Lisbon is not a city designed for cyclists. It is composed of seven hills - steep hills. The streets are primarily cobblestones. And, there are electric trams that run all over the place liberally placing the tracks on the streets. Picture Red Hook or Dumbo at an 8% grade and you get the idea. And if the roads are not crazy enough - Portuguese drivers have the highest motor vehicle fatality rate in Europe. Of course, being a NYC Cyclist, none of this fazed me. So off I went to Bike Iberia for a tour. The tour was advertised as a three hour roll through Lisbon. When I arrived, I discovered that the Tour made our Happy Face Rides look like a quick spin. I gave him a 5BBC card and told him that I am a cyclist - and needed some steady riding. After a discussion with Jorge, the owner of the store, I opted out.
And then we got to talking. When George opened Bike Iberia in the then dodgy Cais do Sodre area, he was told by numerous people that he was insane. But the fortunes of that area of town, and the fortunes of cycling have taken an upturn. Lisbon is still in the process of getting its bike infrastructure together. There are a variety of trails that mostly run along the flat areas along the Tejo river. Although I did see a hearty rider or two in the Alfama district where I am staying. Most of the bikes that I have seen are of the mountain bike variety - no fancy carbon fiber road bikes need apply here. What Lisbon does not have is a bike map. Very soon, that is going to change.
Jorge is in the process of making the bike map on his own. He has spent thousands of Euros from his pocket - without any municipal support or interest. After the tour left, he spread out the prototype map like a proud poppa. He showed me how the map would work. Trails are laid out. Cobble stone streets are noted. Hills are indicated, and like the NYC map - suggested routes are also provided. I showed him my NYC Bike Map App as an example. He was also working on an English translation of the map - and I was enlisted as a proof reader.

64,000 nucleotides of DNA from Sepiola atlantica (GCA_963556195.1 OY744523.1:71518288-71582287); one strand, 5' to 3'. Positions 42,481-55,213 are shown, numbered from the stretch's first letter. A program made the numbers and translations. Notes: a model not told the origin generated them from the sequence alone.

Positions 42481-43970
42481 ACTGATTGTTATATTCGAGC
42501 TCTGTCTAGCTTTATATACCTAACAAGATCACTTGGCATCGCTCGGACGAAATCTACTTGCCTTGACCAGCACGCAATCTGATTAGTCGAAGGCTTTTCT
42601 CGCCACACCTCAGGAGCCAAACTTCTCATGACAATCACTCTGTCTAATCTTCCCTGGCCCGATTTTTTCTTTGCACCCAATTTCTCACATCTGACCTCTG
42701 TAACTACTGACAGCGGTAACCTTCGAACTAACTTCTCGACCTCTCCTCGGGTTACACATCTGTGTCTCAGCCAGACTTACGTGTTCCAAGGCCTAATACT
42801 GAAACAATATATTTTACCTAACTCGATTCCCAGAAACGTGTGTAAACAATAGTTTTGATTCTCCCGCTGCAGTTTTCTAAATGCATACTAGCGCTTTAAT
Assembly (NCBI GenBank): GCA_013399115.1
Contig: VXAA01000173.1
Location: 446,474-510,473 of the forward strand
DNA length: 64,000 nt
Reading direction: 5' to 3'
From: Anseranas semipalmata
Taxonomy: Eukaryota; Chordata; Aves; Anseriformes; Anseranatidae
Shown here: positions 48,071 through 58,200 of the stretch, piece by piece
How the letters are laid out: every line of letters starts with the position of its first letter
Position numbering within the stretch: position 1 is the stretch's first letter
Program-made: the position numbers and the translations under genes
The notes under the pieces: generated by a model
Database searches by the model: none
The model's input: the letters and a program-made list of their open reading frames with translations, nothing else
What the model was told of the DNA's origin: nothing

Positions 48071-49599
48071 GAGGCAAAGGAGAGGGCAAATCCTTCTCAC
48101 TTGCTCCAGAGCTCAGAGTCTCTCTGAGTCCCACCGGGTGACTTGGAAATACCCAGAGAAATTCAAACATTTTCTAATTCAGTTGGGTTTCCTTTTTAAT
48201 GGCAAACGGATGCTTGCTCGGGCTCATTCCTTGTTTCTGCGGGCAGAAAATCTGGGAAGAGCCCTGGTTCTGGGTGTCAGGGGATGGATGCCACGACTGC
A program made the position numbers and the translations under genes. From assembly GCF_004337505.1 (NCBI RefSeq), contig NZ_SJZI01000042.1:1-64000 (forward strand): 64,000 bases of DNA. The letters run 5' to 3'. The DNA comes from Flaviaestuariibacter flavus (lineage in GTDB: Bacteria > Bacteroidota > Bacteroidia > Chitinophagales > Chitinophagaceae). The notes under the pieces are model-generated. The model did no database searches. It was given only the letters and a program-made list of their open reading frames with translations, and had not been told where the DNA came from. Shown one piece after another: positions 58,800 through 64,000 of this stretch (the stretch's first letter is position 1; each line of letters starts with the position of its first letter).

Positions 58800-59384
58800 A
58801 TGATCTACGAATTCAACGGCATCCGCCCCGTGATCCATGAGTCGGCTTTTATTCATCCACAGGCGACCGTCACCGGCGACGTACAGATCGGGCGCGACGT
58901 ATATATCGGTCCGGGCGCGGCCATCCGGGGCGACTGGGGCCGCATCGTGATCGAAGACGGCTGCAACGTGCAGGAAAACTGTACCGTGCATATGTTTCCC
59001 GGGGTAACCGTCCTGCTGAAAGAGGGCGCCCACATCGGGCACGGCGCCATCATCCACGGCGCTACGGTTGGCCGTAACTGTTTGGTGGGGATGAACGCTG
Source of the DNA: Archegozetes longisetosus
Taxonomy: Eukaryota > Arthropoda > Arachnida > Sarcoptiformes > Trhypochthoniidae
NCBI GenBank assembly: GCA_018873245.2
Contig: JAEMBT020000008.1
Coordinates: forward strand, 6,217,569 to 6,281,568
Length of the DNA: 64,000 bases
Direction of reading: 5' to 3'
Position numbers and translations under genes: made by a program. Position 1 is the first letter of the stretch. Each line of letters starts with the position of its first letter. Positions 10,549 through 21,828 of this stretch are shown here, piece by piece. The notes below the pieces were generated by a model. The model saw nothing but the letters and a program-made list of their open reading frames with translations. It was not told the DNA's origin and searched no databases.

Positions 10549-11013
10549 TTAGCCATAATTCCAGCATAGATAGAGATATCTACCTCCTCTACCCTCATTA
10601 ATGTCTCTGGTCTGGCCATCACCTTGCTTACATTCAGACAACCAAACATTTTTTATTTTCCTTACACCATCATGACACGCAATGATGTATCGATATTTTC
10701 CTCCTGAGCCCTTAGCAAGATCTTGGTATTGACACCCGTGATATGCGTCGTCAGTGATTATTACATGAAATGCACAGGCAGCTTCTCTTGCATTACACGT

At the end of our discussion, he gave me a bike - free of charge - and told me where he thought that I should ride. He called it an "advocate's discount." Jorge added a sturdy lock, threw in a helmet and water, and off I went. I opted for a flat route along the river towards the Vasco da Gama Bridge and beyond. It passed through older industrial areas that reminded me of a waterfront version of Review Avenue. Then, the trail widened at the beautiful Parque de Nacoes area. The trail itself was very well marked with either sharrows, signs or small discs embedded in the ground. Being Lisbon, the surface was a mix of pavement and cobblestones. There were also dirt areas and one or two boardwalk type places. Truck would have felt at home here. When I got to the end of the trail, I turned around and headed back for a further consultation with Jorge.
Cycling and politics is not confined to NYC. It is a world-wide effort, made stronger by men of vision like Jorge. He is literally putting his Euros where he mouth is, and providing a map for cyclists in this city where few would have given cycling a chance.